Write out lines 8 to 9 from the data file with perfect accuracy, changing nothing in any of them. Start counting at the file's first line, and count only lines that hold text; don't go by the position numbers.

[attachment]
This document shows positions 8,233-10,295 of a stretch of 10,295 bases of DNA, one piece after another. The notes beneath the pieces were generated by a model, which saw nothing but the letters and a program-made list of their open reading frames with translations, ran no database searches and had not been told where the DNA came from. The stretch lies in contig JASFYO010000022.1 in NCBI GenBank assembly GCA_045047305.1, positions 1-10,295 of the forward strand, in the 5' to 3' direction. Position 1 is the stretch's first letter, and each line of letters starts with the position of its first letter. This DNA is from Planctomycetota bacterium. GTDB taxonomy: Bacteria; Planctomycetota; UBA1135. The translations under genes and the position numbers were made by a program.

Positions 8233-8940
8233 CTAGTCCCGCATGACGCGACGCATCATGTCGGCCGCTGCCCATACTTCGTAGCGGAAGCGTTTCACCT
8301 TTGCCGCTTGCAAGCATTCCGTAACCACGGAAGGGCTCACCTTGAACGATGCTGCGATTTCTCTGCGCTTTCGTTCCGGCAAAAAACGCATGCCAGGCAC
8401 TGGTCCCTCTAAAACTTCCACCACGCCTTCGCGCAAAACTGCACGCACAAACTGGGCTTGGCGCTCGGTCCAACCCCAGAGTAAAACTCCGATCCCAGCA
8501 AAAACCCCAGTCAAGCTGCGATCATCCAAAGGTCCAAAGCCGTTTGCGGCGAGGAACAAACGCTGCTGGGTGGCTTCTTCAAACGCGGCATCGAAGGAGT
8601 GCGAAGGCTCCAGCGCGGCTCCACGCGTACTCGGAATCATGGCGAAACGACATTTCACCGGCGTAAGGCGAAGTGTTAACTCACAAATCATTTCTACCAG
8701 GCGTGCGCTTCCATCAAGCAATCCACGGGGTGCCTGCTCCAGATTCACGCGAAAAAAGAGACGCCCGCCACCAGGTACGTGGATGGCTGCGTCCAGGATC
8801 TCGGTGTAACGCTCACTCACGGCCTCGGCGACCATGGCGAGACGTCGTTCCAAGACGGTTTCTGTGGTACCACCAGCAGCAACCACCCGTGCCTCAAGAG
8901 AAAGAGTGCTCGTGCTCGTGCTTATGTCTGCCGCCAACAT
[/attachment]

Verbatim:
8701 GCGTGCGCTTCCATCAAGCAATCCACGGGGTGCCTGCTCCAGATTCACGCGAAAAAAGAGACGCCCGCCACCAGGTACGTGGATGGCTGCGTCCAGGATC
8801 TCGGTGTAACGCTCACTCACGGCCTCGGCGACCATGGCGAGACGTCGTTCCAAGACGGTTTCTGTGGTACCACCAGCAGCAACCACCCGTGCCTCAAGAG